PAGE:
Healy, J.H. et al., 1968. The Denver Earthquakes, Science, v. 161, p. 1301-1310
Petersen, M.D., Moschetti, M.P., Powers, P.M., Mueller, C.S., Haller, K.M., Frankel, A.D., Zeng, Yuehua, Rezaeian, Sanaz, Harmsen, S.C., Boyd, O.S., Field, Ned, Chen, Rui, Rukstales, K.S., Luco, Nico, Wheeler, R.L., Williams, R.A., and Olsen, A.H., 2014, Documentation for the 2014 update of the United States national seismic hazard maps: U.S. Geological Survey Open-File Report 2014–1091, 243 p., http://dx.doi.org/10.333/ofr20141091
Petersen, M. et al., 2018. One-Year Seismic Hazard Forecast for the Central and Eastern United States from Induced and Natural Earthquakes – Seis. Res. Lett., doi.org/10.1785/0220180005.
Raleigh, C.B. et al., 1976. An experiment in Earthquake Control at Rangely, Colorado, Science, v. 191, p. 1230-1237
Woessner, J., Danciu, L., Giardini, D., and the SHARE Consortium, 2013. The 2013 European Seismic Hazard Model in proceedings from Workshop: Results of the European Project SHARE: Seismic Hazard Harmonization in Europe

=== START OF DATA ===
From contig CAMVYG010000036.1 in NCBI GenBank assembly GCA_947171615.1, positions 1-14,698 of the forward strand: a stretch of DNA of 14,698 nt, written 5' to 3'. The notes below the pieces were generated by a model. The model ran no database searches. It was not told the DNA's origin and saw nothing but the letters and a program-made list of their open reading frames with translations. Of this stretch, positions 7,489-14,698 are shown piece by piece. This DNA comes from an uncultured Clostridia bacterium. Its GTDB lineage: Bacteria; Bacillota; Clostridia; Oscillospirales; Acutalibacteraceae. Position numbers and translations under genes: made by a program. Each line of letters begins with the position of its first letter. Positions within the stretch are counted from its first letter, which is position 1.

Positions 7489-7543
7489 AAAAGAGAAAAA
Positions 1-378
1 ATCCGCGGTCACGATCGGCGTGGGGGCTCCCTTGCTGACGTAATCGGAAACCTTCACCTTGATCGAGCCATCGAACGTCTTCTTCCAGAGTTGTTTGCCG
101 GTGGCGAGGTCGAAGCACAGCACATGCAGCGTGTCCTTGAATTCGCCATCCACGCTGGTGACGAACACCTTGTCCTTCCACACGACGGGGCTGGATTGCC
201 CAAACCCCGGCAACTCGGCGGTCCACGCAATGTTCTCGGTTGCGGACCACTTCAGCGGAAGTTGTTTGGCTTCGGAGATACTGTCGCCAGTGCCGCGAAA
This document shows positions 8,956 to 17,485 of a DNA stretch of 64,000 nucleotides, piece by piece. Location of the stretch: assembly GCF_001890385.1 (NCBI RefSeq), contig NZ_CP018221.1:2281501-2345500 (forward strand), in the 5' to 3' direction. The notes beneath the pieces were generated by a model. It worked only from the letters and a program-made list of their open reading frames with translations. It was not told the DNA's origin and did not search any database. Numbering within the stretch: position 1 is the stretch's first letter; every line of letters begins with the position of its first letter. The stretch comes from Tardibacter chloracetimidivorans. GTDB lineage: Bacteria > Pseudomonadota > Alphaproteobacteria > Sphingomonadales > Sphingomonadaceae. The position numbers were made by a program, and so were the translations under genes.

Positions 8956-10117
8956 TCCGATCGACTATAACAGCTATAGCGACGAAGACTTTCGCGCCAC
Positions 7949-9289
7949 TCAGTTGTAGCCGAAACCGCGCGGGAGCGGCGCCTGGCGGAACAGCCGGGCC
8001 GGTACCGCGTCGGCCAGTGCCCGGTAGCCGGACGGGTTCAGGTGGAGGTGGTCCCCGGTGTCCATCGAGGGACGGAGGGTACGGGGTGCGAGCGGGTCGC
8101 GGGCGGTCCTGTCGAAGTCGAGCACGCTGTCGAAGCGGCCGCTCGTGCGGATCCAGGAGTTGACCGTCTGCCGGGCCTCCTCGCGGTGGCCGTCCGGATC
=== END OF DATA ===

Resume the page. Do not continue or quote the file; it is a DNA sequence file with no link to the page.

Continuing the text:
Stress is the application of a force across some area.
Strain is the change in shape of a material as a result of stress being applied.
Pores are the open spaces within bedrock or between particles in sediments.
Porosity is the amount (percent) of open space (called pores) between particles or within bedrock.
Permeability is a measure of the ability of fluid to flow through a material.
Pore pressure is the pressure within a fluid that exists when the fluid is contained within bedrock or sedimentary pores.
Poroelasticity is a physical behavior that couples the effects from pore pressure in fluids with elastic effects in the surrounding material (e.g. bedrock).
Elastic behavior is after a stress is applied to a material and that material deforms, when that stress is no longer applied, the material returns to its previous shape. Think about the elastic in one’s underwear. In contrast, for plastic behavior, after the stress is released, the material stays in the deformed shape.